Better treating 'double eligibles' could cut Medicare and Medicaid costs, writes Ezra Klein: "These are the people who are so sick and so poor that they qualify for Medicare and Medicaid. Typically, Medicare might cover their hospital costs, but Medicaid will cover their long-term care. And they are really, seriously, no-joke expensive. They account for 40 percent of Medicaid’s spending even though they make up only 15 percent of its members, and if you add in Medicare’s spending, you’re looking at more than $200 billion a year for this group alone. But expensive care isn’t necessarily good care. These people are often disabled and in no real shape to navigate multiple government and medical bureaucracies. There’s little coordination among their various doctors and hospitals and nursing homes. If their cases were managed better, they’d cost a lot less and the people would be a lot healthier."
The House GOP is cutting funding for food safety, food for the poor, reports Lyndsey Layton: "Arguing that the U.S. food supply is 99 percent safe, House Republicans cut millions of dollars Thursday from the Food and Drug Administration’s budget, denying the agency money to implement landmark food safety laws approved by the last Congress. Saying the cuts were needed to lower the national deficit, the House also reduced funding to the Agriculture Department’s food safety inspection service, which oversees meat, poultry and some egg products. And lawmakers chopped $832 million from an emergency feeding program for poor mothers, infants and children. Hunger groups said that change would deny emergency nutrition to about 325,000 mothers and children...No Democrats voted in favor of the agriculture appropriations bill, which passed by a vote of 217 to 203."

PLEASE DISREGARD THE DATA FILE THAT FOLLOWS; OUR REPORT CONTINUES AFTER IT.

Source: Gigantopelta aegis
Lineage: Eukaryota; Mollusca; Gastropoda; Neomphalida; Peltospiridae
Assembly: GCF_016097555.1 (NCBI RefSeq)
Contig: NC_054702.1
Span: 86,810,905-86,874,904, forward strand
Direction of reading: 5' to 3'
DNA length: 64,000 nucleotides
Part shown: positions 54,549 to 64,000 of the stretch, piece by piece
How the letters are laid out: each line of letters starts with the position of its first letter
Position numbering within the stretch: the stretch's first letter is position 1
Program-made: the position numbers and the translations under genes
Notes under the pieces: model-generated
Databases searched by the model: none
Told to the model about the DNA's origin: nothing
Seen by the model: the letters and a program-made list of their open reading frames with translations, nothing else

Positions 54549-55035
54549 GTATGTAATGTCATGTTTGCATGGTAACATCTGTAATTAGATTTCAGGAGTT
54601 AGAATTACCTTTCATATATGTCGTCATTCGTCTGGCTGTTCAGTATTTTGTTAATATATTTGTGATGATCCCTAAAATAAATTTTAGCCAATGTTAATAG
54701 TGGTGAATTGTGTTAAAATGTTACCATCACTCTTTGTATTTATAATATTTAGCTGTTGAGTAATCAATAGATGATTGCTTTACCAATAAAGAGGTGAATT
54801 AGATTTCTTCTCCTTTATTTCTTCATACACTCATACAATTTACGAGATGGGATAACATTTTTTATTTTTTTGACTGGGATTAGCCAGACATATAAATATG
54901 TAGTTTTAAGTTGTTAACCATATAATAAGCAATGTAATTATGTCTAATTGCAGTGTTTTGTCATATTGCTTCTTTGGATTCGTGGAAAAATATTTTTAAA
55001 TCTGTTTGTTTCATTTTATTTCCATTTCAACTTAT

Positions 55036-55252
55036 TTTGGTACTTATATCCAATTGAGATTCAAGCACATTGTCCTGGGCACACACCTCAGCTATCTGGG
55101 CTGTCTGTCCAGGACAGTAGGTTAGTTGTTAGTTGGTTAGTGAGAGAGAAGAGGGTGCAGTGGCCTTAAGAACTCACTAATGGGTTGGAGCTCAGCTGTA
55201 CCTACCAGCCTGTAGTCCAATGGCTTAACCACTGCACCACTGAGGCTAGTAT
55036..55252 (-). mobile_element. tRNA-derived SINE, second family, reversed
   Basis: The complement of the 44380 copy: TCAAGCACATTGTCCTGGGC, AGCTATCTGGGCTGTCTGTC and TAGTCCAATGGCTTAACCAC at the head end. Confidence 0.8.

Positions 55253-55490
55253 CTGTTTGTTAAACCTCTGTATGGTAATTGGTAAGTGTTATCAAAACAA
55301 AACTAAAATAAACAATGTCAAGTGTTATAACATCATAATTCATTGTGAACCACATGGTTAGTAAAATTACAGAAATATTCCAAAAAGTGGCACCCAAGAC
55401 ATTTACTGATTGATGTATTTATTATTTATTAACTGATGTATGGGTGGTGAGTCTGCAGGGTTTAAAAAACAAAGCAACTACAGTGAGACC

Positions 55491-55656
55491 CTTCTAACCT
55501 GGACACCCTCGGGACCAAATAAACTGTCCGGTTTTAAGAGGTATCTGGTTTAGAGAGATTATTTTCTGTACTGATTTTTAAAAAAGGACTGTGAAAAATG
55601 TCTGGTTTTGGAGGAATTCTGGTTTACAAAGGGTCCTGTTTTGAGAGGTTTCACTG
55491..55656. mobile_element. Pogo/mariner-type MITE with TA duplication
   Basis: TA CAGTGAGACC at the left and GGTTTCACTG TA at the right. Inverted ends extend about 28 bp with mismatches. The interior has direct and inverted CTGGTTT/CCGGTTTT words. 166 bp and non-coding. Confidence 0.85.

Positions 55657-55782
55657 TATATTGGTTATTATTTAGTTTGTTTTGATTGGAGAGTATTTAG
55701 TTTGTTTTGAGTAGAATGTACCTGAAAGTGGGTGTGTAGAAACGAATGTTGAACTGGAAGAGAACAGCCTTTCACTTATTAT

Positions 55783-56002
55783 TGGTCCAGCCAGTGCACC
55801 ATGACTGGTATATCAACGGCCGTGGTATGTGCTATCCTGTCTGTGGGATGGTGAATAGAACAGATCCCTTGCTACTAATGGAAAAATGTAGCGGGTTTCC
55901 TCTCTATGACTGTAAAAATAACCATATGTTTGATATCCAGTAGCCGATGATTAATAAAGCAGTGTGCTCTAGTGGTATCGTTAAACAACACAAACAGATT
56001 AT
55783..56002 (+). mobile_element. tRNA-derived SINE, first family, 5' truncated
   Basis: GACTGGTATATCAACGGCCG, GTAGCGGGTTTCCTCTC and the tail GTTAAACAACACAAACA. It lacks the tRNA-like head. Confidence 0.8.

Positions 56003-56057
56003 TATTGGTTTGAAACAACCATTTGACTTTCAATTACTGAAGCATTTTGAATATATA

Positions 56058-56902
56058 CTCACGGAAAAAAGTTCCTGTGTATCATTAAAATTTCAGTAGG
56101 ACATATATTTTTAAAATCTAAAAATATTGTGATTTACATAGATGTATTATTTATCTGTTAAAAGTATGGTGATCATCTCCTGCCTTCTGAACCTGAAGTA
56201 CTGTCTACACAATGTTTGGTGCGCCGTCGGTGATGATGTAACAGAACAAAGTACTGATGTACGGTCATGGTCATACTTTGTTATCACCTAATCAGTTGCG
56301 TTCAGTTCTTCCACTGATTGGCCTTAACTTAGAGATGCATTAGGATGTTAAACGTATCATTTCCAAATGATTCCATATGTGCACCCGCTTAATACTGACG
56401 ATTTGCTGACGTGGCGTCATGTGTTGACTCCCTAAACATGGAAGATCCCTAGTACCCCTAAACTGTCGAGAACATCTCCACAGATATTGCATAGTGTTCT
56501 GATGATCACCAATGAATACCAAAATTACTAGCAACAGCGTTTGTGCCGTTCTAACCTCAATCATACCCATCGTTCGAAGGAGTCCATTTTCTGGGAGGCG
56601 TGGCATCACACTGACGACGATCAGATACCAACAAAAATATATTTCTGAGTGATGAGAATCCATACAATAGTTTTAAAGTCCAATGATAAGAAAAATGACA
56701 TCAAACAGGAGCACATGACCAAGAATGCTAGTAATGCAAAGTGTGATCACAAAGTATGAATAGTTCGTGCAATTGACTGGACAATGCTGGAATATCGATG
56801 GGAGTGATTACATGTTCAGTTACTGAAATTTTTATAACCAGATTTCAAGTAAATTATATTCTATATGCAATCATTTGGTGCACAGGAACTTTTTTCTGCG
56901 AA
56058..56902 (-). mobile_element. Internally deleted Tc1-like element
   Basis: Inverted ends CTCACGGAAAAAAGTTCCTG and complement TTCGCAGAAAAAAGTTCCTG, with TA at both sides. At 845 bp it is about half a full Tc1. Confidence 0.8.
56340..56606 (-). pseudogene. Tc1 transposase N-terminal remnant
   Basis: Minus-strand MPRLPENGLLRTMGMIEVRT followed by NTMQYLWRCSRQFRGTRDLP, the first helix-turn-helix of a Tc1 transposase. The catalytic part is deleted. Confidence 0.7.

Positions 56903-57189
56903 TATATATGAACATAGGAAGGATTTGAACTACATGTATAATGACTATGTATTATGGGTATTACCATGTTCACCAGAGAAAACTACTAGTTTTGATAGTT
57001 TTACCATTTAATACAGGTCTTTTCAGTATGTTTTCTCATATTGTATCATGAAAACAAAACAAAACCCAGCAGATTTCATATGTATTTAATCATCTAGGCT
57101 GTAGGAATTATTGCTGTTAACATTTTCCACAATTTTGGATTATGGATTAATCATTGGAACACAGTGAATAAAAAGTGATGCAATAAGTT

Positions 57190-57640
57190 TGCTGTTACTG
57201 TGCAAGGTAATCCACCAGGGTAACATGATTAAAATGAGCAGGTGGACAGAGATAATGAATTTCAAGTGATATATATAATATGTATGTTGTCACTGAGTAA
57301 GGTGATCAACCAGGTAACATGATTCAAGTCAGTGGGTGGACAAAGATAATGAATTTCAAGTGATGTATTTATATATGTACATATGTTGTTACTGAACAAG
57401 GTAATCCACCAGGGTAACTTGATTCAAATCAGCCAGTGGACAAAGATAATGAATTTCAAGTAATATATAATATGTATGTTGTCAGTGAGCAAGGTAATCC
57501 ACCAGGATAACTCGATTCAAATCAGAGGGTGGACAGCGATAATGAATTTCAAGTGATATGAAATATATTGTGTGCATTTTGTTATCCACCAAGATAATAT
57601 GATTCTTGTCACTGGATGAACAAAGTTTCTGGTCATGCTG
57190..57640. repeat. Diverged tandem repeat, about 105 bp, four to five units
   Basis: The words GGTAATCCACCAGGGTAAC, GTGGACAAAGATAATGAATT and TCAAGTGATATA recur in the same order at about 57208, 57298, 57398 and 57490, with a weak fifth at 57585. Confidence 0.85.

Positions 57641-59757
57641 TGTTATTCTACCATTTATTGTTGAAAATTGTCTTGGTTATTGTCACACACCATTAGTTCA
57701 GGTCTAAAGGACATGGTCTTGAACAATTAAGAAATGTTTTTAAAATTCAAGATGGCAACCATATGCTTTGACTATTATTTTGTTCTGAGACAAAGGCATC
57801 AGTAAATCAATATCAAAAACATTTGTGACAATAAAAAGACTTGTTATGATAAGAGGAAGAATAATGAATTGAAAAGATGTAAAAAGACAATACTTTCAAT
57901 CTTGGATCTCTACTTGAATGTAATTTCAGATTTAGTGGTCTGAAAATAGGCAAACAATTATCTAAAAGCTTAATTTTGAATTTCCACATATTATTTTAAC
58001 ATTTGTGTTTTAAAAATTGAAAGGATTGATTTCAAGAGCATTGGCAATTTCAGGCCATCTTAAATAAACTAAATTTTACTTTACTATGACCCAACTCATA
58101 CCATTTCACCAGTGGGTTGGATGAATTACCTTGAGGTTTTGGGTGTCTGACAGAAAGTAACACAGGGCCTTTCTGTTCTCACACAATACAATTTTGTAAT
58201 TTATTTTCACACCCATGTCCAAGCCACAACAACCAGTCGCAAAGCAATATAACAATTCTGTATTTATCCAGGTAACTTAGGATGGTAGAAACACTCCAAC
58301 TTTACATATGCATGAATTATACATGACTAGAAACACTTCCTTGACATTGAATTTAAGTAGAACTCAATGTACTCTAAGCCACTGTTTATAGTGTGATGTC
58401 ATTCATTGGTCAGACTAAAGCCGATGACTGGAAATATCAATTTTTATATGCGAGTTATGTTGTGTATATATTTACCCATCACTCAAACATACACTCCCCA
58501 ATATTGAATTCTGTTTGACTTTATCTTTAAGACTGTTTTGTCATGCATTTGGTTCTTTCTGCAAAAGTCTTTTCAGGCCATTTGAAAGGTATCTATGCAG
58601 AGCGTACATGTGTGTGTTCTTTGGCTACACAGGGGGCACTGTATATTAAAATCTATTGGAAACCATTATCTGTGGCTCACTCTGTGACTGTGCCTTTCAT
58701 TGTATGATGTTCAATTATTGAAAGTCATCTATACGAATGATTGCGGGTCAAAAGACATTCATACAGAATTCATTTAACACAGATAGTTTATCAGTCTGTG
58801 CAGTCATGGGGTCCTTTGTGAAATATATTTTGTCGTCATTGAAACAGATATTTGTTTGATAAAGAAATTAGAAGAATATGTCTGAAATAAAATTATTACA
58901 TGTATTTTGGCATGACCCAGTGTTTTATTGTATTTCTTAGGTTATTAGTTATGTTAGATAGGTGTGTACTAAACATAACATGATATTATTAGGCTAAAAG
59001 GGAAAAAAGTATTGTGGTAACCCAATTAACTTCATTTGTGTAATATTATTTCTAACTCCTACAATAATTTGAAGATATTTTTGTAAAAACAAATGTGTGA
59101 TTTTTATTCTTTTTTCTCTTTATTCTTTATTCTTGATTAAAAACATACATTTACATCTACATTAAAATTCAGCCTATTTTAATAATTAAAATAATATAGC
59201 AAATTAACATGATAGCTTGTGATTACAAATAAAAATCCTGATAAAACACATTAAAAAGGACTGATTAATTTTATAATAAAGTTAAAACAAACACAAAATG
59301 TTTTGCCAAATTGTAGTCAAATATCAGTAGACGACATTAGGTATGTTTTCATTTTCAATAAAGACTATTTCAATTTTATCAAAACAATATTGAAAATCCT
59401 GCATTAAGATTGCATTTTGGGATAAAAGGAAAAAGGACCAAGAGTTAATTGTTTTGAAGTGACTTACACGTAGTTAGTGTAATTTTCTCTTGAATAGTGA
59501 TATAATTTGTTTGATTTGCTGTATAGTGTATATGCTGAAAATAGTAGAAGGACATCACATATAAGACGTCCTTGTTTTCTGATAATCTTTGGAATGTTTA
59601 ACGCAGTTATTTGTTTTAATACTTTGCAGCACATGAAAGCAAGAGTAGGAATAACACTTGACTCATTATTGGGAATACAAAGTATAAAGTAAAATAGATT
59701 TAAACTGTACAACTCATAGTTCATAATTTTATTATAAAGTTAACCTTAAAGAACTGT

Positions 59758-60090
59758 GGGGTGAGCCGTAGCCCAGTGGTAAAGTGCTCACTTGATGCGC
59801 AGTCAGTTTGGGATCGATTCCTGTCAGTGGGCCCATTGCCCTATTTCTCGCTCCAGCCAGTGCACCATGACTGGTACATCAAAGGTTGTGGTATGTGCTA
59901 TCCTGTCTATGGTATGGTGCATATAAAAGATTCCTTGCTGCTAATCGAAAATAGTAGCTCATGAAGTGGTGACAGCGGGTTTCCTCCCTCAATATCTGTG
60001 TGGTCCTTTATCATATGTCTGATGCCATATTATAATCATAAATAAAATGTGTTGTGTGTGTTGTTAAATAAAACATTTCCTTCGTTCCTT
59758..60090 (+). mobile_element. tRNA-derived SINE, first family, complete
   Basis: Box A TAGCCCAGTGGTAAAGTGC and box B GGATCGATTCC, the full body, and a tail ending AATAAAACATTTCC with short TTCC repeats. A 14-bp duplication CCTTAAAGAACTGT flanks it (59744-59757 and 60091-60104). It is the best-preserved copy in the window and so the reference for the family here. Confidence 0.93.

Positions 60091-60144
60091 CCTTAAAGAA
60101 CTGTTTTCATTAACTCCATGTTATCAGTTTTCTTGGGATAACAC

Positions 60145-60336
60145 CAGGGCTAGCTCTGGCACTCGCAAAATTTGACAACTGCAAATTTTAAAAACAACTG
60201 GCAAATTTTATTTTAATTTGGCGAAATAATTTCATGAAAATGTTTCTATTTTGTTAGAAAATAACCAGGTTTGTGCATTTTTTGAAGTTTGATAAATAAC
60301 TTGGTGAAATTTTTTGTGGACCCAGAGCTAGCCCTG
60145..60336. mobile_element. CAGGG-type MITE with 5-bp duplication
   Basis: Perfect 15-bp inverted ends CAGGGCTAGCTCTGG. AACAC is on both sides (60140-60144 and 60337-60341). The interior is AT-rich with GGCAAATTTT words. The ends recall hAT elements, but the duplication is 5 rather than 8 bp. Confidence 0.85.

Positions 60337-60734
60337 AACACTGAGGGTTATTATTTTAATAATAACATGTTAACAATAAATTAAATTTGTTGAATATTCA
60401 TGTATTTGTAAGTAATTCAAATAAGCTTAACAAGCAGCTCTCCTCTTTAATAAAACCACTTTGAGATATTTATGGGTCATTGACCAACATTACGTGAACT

A bill to cut filibusters...got filibustered, reports Manu Raju: "So much for that 'gentleman's agreement.' In a rare feat of bipartisanship earlier this year, Majority Leader Harry Reid and Minority Leader Mitch McConnell reached an agreement to make the Senate more workable by allowing for a more open amendment process, reducing the number of filibusters and streamlining the bogged-down confirmation process. But on Thursday when Reid and McConnell wanted to actually get a vote on a bill to eliminate some 200 minor executive posts that would require Senate confirmation, it was filibustered. Reid and McConnell said in January they would try to avoid filing cloture - a time-consuming process - on motions to proceed to debate on legislation and nominations...But any senator can object to that request, forcing a cloture motion to be filed, which requires 60 votes to proceed."
Pentagon officials are preparing $500 billion in budget cuts, reports Nathan Hodge: "U.S. service chiefs and other senior military leaders are preparing to hash out a process for meeting the White House's target to cut $400 billion in defense spending by 2023, according to the top Marine general...The Defense Department budget stands at just under $700 billion a year, including about $160 billion for the wars in Iraq and Afghanistan. Military spending is already under considerable pressure, and some defense insiders predict that Central Intelligence Agency Director Leon Panetta, President Barack Obama's pick to succeed Secretary of Defense Robert Gates, may oversee cuts at the Pentagon beyond the planned $400 billion. The Marines have already been forced to adapt to the new fiscal realities in Washington...The Marine Corps will be shrinking from a wartime size of 202,000 to a leaner force of 186,800."